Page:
‘Who is this man?’

At the heart of Luke’s gospel – after Jesus feeds the 5,000, heals many, raises Lazarus from the dead and calms a stormy sea  – lies the central question of all history: Who is this man? Luke builds the suspense and curiosity in chapters 8 and 9, finally using a quote from Peter to reveal Jesus’ identity: “You are the Messiah, sent from God!”

“Who is this?” is a question every journalist should ask when composing a story about a person. It’s the heart of every good profile. And then, the real art is to reveal the answer not in statements, but in stories and dialogue. Give readers enough clues to figure it out for themselves. Give them the opportunity for the light bulb to go on in their own heads.

One of the best magazine stories I’ve ever read was by Gary Smith in the March 5, 2001 issue of Sports Illustrated. “Higher Education” was about an enigmatic high school basketball coach who left a community dumbstruck. In fact, Smith even employed the phrase, “Who was this man?”

The story begins:

This is a story about a man, and a place where magic happened. It was magic so powerful that the people there can’t stop going back over it, trying to figure out who the man was and what happened right in front of their eyes, and how it’ll change the time left to them on earth.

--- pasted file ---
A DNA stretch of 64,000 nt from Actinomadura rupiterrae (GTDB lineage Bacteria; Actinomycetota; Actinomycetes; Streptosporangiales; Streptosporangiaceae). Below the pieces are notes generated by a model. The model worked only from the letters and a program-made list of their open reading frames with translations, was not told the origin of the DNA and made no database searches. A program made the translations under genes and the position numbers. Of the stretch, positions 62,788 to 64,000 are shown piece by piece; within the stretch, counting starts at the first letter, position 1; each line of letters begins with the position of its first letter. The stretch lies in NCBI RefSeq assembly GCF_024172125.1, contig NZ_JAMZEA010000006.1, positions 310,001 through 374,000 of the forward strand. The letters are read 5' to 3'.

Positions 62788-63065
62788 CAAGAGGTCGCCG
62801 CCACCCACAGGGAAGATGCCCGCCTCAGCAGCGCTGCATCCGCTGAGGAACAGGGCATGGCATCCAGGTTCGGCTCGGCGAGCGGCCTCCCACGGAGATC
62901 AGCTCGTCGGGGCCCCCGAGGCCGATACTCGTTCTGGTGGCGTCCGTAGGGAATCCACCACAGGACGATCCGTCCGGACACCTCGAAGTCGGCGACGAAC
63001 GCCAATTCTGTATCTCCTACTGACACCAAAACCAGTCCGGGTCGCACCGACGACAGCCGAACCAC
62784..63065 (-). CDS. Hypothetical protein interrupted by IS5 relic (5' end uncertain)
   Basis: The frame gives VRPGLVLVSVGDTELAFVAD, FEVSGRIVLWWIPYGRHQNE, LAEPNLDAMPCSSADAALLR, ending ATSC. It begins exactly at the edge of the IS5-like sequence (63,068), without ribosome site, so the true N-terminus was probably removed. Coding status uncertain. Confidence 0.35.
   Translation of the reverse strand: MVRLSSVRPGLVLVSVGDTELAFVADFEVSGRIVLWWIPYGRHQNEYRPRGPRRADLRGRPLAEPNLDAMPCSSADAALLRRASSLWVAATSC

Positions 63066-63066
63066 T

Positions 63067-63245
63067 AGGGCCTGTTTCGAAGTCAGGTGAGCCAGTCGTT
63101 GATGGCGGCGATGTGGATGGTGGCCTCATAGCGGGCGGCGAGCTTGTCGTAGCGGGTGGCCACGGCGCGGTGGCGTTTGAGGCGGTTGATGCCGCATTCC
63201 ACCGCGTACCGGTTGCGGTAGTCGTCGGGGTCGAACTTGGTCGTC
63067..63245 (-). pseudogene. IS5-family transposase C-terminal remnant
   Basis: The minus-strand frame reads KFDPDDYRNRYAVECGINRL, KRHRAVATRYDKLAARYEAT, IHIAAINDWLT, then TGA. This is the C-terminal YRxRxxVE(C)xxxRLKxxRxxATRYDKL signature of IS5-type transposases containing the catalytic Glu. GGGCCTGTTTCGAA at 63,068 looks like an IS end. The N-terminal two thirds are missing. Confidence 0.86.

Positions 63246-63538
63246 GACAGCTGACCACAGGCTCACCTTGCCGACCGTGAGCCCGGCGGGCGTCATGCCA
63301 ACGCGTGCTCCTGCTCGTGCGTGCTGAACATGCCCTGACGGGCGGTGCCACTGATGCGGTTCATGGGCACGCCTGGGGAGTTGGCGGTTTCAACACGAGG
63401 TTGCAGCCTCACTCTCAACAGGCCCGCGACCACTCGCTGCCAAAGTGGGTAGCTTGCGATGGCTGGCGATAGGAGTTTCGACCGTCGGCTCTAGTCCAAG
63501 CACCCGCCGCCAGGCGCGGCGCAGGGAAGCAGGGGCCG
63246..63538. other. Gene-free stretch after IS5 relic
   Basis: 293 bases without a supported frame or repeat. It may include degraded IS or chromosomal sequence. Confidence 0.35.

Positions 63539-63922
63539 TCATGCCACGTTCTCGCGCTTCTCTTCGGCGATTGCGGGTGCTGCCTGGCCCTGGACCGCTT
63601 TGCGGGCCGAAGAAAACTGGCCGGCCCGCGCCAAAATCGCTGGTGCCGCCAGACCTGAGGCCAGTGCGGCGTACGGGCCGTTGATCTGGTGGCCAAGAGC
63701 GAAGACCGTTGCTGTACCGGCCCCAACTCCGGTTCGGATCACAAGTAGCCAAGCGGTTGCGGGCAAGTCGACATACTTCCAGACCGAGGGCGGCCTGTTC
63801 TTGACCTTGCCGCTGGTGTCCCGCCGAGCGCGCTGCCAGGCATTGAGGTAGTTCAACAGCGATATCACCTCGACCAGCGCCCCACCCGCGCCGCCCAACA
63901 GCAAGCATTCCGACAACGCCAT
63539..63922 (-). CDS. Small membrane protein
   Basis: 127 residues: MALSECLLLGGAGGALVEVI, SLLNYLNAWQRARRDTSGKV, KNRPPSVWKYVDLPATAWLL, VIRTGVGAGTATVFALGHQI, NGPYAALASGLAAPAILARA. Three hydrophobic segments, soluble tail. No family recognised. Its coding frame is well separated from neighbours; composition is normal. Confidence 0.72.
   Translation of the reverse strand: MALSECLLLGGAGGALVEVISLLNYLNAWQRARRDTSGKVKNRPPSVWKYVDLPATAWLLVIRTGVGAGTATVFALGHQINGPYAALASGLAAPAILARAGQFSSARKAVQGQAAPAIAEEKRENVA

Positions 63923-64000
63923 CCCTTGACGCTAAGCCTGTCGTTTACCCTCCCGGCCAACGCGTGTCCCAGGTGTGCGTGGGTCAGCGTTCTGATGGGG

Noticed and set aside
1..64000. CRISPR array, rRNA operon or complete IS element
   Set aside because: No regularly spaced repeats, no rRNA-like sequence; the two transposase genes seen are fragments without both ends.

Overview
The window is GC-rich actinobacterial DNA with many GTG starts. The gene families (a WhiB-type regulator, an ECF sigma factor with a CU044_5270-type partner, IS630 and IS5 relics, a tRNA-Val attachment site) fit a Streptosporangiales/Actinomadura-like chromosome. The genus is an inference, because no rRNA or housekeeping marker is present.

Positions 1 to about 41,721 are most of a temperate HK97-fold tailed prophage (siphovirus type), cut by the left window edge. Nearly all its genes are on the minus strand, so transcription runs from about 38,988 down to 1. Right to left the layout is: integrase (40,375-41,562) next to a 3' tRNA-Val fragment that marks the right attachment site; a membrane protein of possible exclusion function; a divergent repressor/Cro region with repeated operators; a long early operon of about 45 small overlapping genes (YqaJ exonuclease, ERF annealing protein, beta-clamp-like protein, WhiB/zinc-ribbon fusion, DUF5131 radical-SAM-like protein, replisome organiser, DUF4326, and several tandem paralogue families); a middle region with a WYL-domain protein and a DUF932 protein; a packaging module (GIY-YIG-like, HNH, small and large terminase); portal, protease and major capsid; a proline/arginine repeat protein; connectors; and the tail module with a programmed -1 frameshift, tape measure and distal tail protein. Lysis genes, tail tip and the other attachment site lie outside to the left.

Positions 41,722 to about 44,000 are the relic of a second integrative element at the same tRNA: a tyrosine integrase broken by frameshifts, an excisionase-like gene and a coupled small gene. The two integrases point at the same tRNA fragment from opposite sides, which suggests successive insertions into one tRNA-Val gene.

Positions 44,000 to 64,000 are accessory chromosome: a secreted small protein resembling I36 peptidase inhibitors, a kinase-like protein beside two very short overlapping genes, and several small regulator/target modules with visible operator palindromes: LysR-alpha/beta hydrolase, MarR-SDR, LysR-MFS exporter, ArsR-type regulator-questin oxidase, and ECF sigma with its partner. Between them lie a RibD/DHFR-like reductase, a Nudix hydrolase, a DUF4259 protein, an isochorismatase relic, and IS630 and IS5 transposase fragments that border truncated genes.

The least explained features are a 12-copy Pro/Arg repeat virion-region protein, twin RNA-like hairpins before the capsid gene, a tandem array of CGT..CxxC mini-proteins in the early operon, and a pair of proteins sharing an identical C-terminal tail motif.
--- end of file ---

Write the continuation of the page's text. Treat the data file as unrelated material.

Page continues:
goingdeepThat paragraph could preface one of the gospels. It hints at some of the story’s central themes: selflessness, reconciliation, community, growth, and an almost-messianic figure.Perry Reese Jr. was a black Roman Catholic, hired to coach basketball in the all-white Amish community of Berlin, Ohio, in the 1980s and ’90s. It won’t give away too much to tell you that Reese died of brain cancer and that Smith’s incredible story is an 8,500-word answer to the questions, “What just happened back there? Who was this man?”

Good journalists learn to find significance in the unusual or the unexpected. A black outsider coming to an Amish town to coach basketball is about as expected as … well, as the Son of God being born in a stable. Surprises can turn into powerful stories.

To write a story about a man he never met, Smith went to Ohio and interviewed eyewitnesses. He gathered anecdote after anecdote, detail after detail. He created a story so powerful that, 13 years after I first read it, I still get bowled over by its final paragraphs.

Go read it, and other stories by Smith, if you want to see the power of great storytelling. And feel a little sad that Smith is retiring as a magazine writer, after decades writing for Sports Illustrated, Life, Esquire and others. This Sports Illustrated column by S.L. Price pays tribute to the best magazine writer of our time – and provides links to some of his greatest work.

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